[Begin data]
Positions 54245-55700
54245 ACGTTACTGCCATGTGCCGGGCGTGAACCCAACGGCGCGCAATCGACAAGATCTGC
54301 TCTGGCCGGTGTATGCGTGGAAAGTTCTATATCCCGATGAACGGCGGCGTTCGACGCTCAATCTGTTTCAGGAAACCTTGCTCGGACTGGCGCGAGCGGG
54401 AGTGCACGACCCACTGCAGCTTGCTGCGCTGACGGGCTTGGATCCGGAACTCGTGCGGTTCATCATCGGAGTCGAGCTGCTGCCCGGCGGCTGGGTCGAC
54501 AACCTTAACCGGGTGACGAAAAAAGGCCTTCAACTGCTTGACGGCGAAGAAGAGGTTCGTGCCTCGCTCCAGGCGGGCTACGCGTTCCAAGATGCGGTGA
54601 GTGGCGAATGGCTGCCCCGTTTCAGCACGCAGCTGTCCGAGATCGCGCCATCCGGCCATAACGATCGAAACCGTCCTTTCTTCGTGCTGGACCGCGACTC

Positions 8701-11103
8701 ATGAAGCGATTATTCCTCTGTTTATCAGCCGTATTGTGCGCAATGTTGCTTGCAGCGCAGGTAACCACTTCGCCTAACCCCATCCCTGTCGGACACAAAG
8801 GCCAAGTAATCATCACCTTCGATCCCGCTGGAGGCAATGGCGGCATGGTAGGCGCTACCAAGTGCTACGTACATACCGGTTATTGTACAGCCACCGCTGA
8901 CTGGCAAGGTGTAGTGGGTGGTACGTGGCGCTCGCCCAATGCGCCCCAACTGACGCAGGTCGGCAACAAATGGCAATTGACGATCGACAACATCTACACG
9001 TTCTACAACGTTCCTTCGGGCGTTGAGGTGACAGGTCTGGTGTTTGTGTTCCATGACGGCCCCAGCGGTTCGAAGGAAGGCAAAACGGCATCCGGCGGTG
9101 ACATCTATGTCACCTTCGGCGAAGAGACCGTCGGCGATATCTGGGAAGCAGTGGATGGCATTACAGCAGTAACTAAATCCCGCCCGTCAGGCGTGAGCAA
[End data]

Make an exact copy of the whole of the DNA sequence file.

Positions 54245-55700
54245 ACGTTACTGCCATGTGCCGGGCGTGAACCCAACGGCGCGCAATCGACAAGATCTGC
54301 TCTGGCCGGTGTATGCGTGGAAAGTTCTATATCCCGATGAACGGCGGCGTTCGACGCTCAATCTGTTTCAGGAAACCTTGCTCGGACTGGCGCGAGCGGG
54401 AGTGCACGACCCACTGCAGCTTGCTGCGCTGACGGGCTTGGATCCGGAACTCGTGCGGTTCATCATCGGAGTCGAGCTGCTGCCCGGCGGCTGGGTCGAC
54501 AACCTTAACCGGGTGACGAAAAAAGGCCTTCAACTGCTTGACGGCGAAGAAGAGGTTCGTGCCTCGCTCCAGGCGGGCTACGCGTTCCAAGATGCGGTGA
54601 GTGGCGAATGGCTGCCCCGTTTCAGCACGCAGCTGTCCGAGATCGCGCCATCCGGCCATAACGATCGAAACCGTCCTTTCTTCGTGCTGGACCGCGACTC

Positions 8701-11103
8701 ATGAAGCGATTATTCCTCTGTTTATCAGCCGTATTGTGCGCAATGTTGCTTGCAGCGCAGGTAACCACTTCGCCTAACCCCATCCCTGTCGGACACAAAG
8801 GCCAAGTAATCATCACCTTCGATCCCGCTGGAGGCAATGGCGGCATGGTAGGCGCTACCAAGTGCTACGTACATACCGGTTATTGTACAGCCACCGCTGA
8901 CTGGCAAGGTGTAGTGGGTGGTACGTGGCGCTCGCCCAATGCGCCCCAACTGACGCAGGTCGGCAACAAATGGCAATTGACGATCGACAACATCTACACG
9001 TTCTACAACGTTCCTTCGGGCGTTGAGGTGACAGGTCTGGTGTTTGTGTTCCATGACGGCCCCAGCGGTTCGAAGGAAGGCAAAACGGCATCCGGCGGTG
9101 ACATCTATGTCACCTTCGGCGAAGAGACCGTCGGCGATATCTGGGAAGCAGTGGATGGCATTACAGCAGTAACTAAATCCCGCCCGTCAGGCGTGAGCAA